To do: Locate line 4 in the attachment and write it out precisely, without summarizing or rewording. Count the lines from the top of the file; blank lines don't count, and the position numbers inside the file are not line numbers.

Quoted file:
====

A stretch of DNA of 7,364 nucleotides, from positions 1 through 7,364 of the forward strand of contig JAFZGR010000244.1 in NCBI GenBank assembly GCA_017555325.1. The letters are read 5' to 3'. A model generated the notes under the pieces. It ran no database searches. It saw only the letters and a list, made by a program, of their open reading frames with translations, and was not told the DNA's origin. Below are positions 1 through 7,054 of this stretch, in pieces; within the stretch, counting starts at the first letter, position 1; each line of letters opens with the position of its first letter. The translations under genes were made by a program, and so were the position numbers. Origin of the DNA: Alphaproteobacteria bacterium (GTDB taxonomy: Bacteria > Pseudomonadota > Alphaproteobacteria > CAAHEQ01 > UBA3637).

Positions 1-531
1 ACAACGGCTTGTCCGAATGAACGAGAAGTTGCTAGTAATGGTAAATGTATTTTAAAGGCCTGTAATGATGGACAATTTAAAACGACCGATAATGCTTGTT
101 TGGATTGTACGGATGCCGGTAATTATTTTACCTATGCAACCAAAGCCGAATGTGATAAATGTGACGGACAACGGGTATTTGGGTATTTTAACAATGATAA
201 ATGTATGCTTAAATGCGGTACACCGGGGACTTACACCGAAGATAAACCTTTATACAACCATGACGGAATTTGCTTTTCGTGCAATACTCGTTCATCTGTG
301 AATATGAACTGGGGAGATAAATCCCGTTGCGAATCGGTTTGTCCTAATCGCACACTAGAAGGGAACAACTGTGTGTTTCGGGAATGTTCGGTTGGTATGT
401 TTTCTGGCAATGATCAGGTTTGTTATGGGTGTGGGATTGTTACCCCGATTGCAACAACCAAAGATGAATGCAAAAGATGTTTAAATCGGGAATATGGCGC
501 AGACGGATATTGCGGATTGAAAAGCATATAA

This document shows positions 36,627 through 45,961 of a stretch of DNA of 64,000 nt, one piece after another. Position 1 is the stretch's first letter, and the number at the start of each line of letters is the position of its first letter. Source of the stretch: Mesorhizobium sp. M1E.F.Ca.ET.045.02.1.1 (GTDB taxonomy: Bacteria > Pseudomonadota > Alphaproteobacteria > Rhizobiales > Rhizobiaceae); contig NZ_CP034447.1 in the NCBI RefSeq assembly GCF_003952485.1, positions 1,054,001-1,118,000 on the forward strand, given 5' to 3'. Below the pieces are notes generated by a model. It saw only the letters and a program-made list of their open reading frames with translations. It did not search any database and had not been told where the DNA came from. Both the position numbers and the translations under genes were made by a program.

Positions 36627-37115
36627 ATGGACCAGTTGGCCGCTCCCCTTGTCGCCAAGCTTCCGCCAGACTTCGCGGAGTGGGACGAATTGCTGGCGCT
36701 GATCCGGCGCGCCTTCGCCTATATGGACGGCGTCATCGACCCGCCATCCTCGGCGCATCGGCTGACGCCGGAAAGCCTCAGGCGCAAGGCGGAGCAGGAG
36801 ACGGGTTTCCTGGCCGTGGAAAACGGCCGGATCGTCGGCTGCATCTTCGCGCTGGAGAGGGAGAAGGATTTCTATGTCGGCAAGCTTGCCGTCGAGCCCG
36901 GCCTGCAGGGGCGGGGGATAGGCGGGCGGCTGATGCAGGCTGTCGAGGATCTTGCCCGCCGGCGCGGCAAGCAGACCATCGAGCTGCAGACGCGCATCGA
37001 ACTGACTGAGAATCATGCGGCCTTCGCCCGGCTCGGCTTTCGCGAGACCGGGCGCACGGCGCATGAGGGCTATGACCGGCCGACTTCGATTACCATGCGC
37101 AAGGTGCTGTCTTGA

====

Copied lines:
101 TGGATTGTACGGATGCCGGTAATTATTTTACCTATGCAACCAAAGCCGAATGTGATAAATGTGACGGACAACGGGTATTTGGGTATTTTAACAATGATAA